a lesson in how not to issue a public statement.

Last week, I wrote a blog entry about Taylor Chapman and her vulgar, racist rant directed at a Dunkin Donuts employee. Thanks to the Internet, it was discovered she did some work for a Florida-based company called Power Sales Team.

From the company’s own website:

I created PowerSalesTeam as a solution for small to medium sized businesses to help develop and implement effective and affordable solutions for our clients to better market them selves on and off-line.

Got that? There are plenty more words on the “About Us” page, but I’ll spare you that carnage. It’s beyond poorly written. The rest of the website is…well, it’s not pretty. Oh sure, it’s fancy and informative…if this is 1995, but for a company trying to look and sound like a professional marketing firm, their own website says otherwise.

If it sounds like I’m picking on Power Sales Team—excuse me, PowerSalesTeam—I assure you I had no intent, initially. I found their website a week ago and realized it was a pretty amateurish attempt at pretending to be an agency, but so what? There are plenty of those in the world. No need to pick on them.

And then they did this: a really nasty video statement regarding Taylor Chapman (go see for yourself, I’m not posting the video here).

Issuing a statement announcing they do not condone her racist, vile rant and would no longer work with her is acceptable and necessary. That is PR101. But they had to take it one step further in the form of an awful, clumsy, classless video statement with only one purpose: to sarcastically pile on Taylor Chapman.

It is vindictive. It is juvenile. It is unprofessional. It is unacceptable.

Their actual product is reason enough to never hire them. I’m not a web designer and I think I could put out better websites. The hatchet job they did to Taylor Chapman merely cinches it. You’re not dealing with professionals.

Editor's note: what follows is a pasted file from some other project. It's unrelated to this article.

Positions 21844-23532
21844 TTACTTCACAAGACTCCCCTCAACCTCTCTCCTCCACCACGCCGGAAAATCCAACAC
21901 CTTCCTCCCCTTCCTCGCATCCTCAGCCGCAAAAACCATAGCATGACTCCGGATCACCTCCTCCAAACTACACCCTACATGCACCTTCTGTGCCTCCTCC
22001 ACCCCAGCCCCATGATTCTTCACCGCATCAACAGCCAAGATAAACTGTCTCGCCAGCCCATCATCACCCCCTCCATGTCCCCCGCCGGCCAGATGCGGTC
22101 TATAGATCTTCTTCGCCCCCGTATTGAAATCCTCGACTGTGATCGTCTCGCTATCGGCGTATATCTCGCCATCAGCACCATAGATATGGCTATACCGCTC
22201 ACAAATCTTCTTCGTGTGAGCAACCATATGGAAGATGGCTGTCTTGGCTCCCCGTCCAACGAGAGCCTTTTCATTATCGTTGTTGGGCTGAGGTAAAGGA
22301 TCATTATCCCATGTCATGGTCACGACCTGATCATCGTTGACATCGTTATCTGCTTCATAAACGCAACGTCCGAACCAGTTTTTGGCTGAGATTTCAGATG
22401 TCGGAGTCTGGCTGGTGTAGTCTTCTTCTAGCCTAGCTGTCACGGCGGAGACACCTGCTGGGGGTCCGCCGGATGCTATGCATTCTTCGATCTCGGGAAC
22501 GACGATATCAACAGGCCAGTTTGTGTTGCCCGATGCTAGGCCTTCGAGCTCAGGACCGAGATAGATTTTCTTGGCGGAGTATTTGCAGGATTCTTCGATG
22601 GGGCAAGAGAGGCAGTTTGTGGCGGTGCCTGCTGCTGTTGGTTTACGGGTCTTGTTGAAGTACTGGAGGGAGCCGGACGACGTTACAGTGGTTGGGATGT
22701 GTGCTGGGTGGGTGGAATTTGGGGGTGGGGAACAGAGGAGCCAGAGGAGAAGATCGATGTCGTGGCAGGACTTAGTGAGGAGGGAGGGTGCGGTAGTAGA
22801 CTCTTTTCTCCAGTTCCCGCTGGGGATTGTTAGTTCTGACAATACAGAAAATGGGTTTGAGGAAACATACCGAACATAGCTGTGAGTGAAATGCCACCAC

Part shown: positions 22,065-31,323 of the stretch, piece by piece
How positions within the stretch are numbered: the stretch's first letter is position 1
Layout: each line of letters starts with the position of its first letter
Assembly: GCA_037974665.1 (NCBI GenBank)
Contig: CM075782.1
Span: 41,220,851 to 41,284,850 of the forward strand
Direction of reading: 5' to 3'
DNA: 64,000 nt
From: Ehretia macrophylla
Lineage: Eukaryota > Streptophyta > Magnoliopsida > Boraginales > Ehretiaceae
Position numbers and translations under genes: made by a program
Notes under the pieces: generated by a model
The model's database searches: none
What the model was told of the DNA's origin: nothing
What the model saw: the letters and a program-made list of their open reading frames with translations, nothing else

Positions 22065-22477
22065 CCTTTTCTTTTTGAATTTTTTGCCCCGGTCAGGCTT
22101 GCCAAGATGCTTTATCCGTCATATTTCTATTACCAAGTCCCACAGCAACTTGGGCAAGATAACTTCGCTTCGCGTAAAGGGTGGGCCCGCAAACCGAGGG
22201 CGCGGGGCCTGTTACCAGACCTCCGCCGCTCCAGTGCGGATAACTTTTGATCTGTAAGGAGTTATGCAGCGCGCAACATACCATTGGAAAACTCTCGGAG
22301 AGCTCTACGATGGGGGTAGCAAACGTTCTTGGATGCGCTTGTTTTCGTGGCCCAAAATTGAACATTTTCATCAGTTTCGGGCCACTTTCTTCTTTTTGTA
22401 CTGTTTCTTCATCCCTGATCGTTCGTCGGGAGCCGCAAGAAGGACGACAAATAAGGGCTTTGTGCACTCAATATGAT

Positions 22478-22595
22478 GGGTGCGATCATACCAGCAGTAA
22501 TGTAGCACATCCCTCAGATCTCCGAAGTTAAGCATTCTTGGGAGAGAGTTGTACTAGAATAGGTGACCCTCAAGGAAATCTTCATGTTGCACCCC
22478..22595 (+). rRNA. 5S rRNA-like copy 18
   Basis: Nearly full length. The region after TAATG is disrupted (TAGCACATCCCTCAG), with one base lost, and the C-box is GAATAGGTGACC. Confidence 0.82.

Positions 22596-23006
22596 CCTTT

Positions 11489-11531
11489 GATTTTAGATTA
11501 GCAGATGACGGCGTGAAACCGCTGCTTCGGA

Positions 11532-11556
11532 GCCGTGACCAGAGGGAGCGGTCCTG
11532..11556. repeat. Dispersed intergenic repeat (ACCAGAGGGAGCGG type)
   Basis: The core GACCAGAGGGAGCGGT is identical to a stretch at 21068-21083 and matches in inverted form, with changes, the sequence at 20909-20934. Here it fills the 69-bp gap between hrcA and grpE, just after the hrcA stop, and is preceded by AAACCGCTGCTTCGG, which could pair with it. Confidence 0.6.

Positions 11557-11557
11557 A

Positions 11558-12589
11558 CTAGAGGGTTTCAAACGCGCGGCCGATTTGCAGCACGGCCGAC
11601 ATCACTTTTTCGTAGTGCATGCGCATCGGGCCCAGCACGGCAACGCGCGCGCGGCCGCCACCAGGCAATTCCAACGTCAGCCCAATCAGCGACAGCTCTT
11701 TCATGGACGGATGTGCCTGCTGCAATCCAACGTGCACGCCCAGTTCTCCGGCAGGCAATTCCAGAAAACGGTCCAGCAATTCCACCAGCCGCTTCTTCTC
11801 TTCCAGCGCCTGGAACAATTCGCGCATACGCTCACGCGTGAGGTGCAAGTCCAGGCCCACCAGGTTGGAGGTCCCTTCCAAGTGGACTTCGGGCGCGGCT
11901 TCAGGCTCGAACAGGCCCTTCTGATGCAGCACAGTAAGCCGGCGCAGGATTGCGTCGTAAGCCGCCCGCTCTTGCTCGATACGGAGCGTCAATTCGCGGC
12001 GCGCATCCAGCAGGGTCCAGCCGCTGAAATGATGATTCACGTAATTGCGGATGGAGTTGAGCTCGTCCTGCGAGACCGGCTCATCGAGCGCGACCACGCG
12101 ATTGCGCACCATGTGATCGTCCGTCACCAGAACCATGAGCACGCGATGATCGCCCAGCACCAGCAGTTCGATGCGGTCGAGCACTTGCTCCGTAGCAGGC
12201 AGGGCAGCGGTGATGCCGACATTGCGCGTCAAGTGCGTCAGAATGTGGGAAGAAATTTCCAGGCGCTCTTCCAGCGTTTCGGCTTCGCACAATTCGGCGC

If your options for online marketing firms are Power Sales Team and a chimp with a computer, go with the chimp. At least you know what to expect from the chimp and it won’t lie to you.


1 Comment

Filed under opinion, public relations

One response to “a lesson in how not to issue a public statement.

  1. I am in complete agreement. I watched PowerSalesTeam’s video and wondered how anyone could think it was a good idea to post something so vulgar and mean-spirited. Then I remembered the woman they fired. It’s almost a shame they let her go, because in a lot of ways, it appears that Taylor Chapman and this company are ideally suited for each other. They both lack good sense and class, as demonstrated by the fact that they both seem to think that sharing ugly, hate-filled videos is supposed to earn them a big ol’ pat on the back from the internet. While distancing themselves from this toxic employee was a good move, they handled it in about the worst, most immature and unprofessional manner possible. Rather than improve their image, all they’ve done is prove that they’re not discernibly better than Miss Chapman.

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